Basic Guide to Investing for Retirement
Retirement planning is usually not a priority many young couples. As you’re both becoming established in your careers you have several monthly bills that you have to tend to. They usually include:
- Monthly bills (utilities, insurance, etc.)
- Car payments
- Student loans
For some couples, there isn’t any money left once they’ve taken care of their other obligations. Retirement is so far away in your timeline, it’s tempting to put it off for a bit or keep your contributions to a minimum (if at all).
I want you to know that it is possible to get started with investing, even if you don’t have a huge amount. I’ve included a small guide on how you can set up an IRA and maintain your contributions. Hopefully you can use it as a jumping point and build from it.
Deciding What to Include when Investing for Retirement
I think they’re a good starting place for creating your portfolio. Schultheis lasy out his investing philosophy based on 3 things:
- Save for a rainy day. (Develop a long term financial plan)
- Don’t put all your eggs in one basket. (Diversify in different asset classes.)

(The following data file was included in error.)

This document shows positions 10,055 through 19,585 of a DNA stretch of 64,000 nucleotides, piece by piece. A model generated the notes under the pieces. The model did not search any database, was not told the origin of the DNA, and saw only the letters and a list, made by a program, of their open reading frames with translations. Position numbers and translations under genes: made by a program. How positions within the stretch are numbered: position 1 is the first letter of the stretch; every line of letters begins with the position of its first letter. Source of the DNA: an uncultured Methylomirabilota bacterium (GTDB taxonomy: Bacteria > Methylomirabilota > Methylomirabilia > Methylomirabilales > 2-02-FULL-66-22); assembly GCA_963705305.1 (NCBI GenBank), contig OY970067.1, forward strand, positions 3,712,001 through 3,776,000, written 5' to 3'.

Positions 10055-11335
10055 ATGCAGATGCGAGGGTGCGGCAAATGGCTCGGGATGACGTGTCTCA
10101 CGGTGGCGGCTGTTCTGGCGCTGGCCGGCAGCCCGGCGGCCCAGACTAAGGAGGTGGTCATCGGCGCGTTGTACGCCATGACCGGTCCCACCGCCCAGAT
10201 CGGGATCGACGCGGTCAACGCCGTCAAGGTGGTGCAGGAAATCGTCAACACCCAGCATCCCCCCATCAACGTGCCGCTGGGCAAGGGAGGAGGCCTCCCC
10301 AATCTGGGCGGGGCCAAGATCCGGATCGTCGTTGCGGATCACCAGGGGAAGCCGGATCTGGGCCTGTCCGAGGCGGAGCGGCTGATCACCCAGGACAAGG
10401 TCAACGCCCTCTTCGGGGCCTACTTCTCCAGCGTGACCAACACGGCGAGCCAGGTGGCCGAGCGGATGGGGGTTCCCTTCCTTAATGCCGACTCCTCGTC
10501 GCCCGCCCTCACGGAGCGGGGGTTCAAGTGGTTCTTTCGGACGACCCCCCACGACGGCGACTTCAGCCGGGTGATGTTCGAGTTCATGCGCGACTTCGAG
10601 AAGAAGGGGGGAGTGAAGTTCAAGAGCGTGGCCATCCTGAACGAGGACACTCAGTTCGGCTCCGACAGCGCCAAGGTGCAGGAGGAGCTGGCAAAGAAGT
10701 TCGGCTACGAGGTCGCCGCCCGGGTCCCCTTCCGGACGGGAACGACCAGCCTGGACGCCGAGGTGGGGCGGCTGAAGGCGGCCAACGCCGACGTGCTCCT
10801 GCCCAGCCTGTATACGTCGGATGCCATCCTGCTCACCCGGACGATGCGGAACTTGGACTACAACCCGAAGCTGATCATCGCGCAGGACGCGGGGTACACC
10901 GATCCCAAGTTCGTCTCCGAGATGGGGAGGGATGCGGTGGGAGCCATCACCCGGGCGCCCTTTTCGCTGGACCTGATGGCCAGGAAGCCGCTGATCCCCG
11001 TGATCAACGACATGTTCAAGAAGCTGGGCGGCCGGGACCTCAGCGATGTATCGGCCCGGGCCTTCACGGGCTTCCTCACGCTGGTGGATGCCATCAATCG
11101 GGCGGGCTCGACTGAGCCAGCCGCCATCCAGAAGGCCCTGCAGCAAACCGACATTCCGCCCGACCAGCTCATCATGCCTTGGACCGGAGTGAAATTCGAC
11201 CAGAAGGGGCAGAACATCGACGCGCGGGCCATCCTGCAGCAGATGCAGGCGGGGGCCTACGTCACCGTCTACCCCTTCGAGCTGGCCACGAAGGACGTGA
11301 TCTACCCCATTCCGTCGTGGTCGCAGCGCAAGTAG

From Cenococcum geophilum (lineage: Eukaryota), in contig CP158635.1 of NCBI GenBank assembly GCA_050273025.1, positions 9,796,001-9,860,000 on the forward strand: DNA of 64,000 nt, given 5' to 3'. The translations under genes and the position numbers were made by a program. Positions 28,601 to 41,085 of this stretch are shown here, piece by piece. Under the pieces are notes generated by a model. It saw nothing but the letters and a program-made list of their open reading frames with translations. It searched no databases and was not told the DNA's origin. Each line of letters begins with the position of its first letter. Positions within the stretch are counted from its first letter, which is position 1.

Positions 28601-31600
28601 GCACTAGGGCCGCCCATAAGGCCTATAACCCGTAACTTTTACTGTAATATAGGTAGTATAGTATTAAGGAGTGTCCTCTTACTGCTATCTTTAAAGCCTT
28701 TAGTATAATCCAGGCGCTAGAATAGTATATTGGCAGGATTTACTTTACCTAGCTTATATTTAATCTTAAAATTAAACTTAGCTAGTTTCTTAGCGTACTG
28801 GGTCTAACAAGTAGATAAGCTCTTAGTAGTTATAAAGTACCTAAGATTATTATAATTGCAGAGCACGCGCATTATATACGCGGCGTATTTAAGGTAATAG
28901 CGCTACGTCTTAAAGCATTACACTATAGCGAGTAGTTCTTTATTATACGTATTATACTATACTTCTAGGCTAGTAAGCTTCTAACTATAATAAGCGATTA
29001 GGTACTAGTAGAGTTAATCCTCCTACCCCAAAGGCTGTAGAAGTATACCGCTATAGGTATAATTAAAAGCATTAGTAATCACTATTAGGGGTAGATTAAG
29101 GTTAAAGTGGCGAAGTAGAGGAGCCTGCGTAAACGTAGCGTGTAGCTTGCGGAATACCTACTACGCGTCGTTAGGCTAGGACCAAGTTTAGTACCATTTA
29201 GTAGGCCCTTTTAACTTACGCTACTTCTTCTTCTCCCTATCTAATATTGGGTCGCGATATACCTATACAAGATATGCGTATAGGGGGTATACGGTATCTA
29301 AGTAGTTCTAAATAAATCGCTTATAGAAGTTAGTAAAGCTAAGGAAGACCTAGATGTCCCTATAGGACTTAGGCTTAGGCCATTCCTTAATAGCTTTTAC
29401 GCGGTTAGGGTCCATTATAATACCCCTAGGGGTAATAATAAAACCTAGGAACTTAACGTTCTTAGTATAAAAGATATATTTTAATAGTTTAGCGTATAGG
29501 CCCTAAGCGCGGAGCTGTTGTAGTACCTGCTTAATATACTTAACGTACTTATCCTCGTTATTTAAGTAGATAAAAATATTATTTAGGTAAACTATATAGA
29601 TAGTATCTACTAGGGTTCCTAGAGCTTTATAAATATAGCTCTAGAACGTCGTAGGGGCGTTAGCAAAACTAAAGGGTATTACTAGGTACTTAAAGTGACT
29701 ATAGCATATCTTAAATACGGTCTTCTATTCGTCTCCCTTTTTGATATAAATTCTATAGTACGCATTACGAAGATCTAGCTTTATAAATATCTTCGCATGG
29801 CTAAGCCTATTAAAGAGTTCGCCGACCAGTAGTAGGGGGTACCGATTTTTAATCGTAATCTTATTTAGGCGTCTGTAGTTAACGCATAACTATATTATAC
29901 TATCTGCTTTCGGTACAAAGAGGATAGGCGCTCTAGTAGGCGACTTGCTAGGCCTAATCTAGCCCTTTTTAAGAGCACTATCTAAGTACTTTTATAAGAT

- There is no such thing as a free lunch. (Capture the entire return of each basket, or asset class, through low cost index funds).
You have to adjust and tailor your portfolio to fit your needs. If you’re looking at a guideline to follow, I based my asset allocation on David Swendsen’s model. Swendsen has had a long track record of solid returns at Yale. He released a book for regular investors called Unconventional Success: A Fundamental Approach to Personal Investment, and he shared his ideas on how average people can improve their returns.
He offers the following recommendations:
- Domestic Equity (30 percent)
- Emerging Market Equity (5 percent)
- Foreign Developed Equity (15 percent)
- Real Estate Investment Trusts (20 percent)
- U.S. Treasury Notes and Bonds (15 percent)
- U.S. Treasury Inflation-Protection Securities, or TIPS (15 percent)
You don’t have to follow this model, you can start with one or two and slowly add more to suit your specific long term goals.
Finding Index Funds to Start Off With
Some index funds require that you have a minimum. Even if you are limited on your budget, there are ways you can go ahead and invest. I went ahead and searched for some index fund for you to start off with.